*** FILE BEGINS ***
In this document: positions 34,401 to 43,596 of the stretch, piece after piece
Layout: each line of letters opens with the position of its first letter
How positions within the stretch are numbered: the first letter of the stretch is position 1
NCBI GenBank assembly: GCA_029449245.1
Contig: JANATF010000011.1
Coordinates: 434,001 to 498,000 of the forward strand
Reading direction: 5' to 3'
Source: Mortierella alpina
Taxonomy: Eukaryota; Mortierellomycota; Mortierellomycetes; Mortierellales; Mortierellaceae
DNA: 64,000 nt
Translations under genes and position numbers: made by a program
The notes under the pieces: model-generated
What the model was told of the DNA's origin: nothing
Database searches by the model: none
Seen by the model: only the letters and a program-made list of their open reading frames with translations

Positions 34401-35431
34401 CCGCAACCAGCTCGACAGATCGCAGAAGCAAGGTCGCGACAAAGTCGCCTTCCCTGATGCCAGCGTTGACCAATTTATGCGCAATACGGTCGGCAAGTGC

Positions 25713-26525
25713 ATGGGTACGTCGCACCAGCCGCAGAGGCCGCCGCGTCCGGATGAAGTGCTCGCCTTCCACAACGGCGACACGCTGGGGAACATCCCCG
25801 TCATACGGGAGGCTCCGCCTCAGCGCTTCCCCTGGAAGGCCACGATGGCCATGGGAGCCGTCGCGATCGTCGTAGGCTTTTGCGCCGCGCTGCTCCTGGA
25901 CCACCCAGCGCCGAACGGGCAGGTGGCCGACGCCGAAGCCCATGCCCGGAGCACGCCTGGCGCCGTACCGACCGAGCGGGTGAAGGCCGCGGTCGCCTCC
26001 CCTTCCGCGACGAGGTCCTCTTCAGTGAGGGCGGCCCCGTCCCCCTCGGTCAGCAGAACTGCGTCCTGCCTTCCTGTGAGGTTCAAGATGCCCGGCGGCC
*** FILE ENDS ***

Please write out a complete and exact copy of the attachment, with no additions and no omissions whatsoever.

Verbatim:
In this document: positions 34,401 to 43,596 of the stretch, piece after piece
Layout: each line of letters opens with the position of its first letter
How positions within the stretch are numbered: the first letter of the stretch is position 1
NCBI GenBank assembly: GCA_029449245.1
Contig: JANATF010000011.1
Coordinates: 434,001 to 498,000 of the forward strand
Reading direction: 5' to 3'
Source: Mortierella alpina
Taxonomy: Eukaryota; Mortierellomycota; Mortierellomycetes; Mortierellales; Mortierellaceae
DNA: 64,000 nt
Translations under genes and position numbers: made by a program
The notes under the pieces: model-generated
What the model was told of the DNA's origin: nothing
Database searches by the model: none
Seen by the model: only the letters and a program-made list of their open reading frames with translations

Positions 34401-35431
34401 CCGCAACCAGCTCGACAGATCGCAGAAGCAAGGTCGCGACAAAGTCGCCTTCCCTGATGCCAGCGTTGACCAATTTATGCGCAATACGGTCGGCAAGTGC

Positions 25713-26525
25713 ATGGGTACGTCGCACCAGCCGCAGAGGCCGCCGCGTCCGGATGAAGTGCTCGCCTTCCACAACGGCGACACGCTGGGGAACATCCCCG
25801 TCATACGGGAGGCTCCGCCTCAGCGCTTCCCCTGGAAGGCCACGATGGCCATGGGAGCCGTCGCGATCGTCGTAGGCTTTTGCGCCGCGCTGCTCCTGGA
25901 CCACCCAGCGCCGAACGGGCAGGTGGCCGACGCCGAAGCCCATGCCCGGAGCACGCCTGGCGCCGTACCGACCGAGCGGGTGAAGGCCGCGGTCGCCTCC
26001 CCTTCCGCGACGAGGTCCTCTTCAGTGAGGGCGGCCCCGTCCCCCTCGGTCAGCAGAACTGCGTCCTGCCTTCCTGTGAGGTTCAAGATGCCCGGCGGCC